Nigel Farage has accused the Royal National Lifeboat Institution (RNLI) that it is facilitating illegal immigration and which is said to be operating a “migrant taxi service” by rescuing people at risk of dying in the water as they cross the Channel in small boats.
The volunteer lifeboat charity said it was “very proud” of its humanitarian work and it would continue to respond to coastguard callouts to rescue at-risk Channel migrants in line with its legal duty under international maritime law. The charity says it is its moral and legal duty.
“Imagine being out of sight of land, running out of fuel, coming across incredibly busy shipping lanes when you’re frightened and you don’t know which direction you’re going in. That is by anyone’s standards distress. Our role in this is incredible important: simply to respond to a need to save lives,” said Mark Dowie, the chief executive of the RNLI. He continued, “These islands have the reputation for doing the right thing and being decent societies, and we should be very proud of the work we’re doing to bring these people home safe.”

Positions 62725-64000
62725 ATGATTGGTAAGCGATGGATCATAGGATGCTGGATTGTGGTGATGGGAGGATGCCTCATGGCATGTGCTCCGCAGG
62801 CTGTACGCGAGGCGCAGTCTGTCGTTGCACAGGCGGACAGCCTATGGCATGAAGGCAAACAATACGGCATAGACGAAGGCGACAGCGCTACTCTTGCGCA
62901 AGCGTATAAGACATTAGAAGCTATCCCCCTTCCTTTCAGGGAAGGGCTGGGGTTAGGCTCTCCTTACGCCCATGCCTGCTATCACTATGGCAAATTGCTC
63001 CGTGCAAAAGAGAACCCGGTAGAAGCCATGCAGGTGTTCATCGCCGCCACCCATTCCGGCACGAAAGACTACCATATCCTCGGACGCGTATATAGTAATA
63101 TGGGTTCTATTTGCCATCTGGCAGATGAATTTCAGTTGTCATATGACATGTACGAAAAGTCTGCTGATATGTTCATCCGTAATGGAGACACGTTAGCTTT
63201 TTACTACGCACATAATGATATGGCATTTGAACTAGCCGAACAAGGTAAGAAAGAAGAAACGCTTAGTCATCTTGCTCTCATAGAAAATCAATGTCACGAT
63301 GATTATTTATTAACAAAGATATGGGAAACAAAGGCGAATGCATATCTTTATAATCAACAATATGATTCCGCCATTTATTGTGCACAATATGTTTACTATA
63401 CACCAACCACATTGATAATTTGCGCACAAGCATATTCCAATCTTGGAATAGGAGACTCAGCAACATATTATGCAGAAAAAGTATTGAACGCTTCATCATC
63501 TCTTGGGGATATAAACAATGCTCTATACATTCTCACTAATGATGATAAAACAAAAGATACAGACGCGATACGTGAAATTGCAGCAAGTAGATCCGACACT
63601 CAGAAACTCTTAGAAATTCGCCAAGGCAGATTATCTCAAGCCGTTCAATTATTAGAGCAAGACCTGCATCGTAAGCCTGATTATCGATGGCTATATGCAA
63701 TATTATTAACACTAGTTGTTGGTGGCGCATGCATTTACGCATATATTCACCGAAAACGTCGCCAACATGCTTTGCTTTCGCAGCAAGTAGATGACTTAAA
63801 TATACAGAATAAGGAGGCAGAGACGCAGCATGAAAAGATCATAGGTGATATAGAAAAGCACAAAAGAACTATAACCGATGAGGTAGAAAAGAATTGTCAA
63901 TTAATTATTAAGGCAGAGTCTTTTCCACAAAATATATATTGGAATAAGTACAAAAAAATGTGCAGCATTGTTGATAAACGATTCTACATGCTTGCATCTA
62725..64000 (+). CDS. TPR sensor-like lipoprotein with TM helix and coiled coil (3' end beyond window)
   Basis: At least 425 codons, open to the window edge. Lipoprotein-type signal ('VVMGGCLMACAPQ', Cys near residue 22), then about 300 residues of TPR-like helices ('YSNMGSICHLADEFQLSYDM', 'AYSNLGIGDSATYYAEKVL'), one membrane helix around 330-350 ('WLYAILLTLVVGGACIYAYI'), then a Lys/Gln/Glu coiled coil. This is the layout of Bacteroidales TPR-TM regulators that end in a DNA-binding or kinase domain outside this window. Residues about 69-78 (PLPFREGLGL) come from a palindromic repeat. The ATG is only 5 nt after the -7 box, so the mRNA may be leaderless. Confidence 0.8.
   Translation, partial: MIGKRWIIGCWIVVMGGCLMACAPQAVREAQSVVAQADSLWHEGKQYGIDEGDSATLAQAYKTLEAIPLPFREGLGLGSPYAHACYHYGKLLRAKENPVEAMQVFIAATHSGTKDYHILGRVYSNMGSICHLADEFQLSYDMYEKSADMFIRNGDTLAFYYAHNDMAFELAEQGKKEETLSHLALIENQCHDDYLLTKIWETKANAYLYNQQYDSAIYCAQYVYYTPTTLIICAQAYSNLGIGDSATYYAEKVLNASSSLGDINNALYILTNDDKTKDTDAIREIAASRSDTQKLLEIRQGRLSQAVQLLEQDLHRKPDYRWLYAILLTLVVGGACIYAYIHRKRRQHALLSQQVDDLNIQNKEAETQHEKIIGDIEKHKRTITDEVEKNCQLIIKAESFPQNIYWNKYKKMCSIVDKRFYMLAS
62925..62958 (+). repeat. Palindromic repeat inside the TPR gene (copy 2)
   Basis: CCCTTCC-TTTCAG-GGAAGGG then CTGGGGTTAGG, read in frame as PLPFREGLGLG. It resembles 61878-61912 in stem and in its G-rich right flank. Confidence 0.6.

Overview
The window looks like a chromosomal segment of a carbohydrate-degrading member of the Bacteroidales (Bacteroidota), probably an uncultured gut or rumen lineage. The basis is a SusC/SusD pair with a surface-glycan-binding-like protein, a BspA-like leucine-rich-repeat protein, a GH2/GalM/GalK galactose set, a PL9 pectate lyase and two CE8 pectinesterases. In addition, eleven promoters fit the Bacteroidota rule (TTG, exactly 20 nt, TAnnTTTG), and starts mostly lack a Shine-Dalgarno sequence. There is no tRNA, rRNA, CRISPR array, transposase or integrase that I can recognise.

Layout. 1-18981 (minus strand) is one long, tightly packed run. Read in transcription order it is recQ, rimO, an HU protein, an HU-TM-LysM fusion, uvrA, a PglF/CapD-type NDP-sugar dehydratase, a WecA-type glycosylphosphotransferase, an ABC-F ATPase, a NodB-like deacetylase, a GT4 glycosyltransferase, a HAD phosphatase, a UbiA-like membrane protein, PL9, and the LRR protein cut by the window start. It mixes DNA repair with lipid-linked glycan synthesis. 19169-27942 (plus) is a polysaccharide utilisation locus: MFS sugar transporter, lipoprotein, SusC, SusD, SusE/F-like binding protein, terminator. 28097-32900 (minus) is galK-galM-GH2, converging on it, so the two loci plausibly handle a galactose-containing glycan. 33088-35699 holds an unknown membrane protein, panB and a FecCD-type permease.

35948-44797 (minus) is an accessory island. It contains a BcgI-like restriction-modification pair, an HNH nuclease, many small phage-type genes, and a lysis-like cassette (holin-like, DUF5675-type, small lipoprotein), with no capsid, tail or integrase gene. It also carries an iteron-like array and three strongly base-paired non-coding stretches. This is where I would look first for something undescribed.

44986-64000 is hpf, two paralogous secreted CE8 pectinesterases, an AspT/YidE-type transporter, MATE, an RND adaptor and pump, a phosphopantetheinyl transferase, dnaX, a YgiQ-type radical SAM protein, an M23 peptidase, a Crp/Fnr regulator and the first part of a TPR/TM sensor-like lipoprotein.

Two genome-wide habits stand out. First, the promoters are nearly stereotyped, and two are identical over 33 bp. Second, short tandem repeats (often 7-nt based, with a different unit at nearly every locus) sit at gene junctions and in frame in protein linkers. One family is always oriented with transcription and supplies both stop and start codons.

Dowie said he had spoken to crew members who shared “harrowing” details of “an appalling melting pot of possible risks” to understand the plight facing migrants and wanted to share these more widely. “I understand it’s a polarising and complex situation,” he said. “But unless you’ve experienced being in an open boat in the waves, it’s quite hard to get a feel for what it must be like.”
Testimonies from crew members released by the RNLI shed light on the dangerous situations for migrants. These include people lost in the ocean for 30 hours in -2C (28.4F) temperatures in January, families suffering from severe heatstroke and seasickness on sweltering summer days, people travelling on unseaworthy vessels such as inflatable dinghies, sailing catamarans and canoes, or sometimes floating on the broken remnants of boats without any lifejackets, hoping to be saved.
One volunteer described an especially harrowing encounter: “They’d paddled this thing about 80% of the way across the Channel and they’d been doing this all night. They’d made it into the middle of the shipping lane, and they were just so exhausted they couldn’t go on and they had nothing left and they’d stopped. When we got there, they were so tired they hardly reacted to us.”
Other volunteers shared experiences of “vile abuse” on the beach as they returned with people, including young children, in desperate need of medical attention, such as having beer cans thrown at them and people shouting “fuck off back to France”.
The RNLI is looking to promote empathy and understanding among the British public with respect to migrants crossing the Channel despite criticism on social media of its humanitarian work after it was included in a Daily Mail article that claimed to reveal “migration madness”.
Dowie stressed that the RNLI’s role was solely to save lives, not to act as an additional border control force.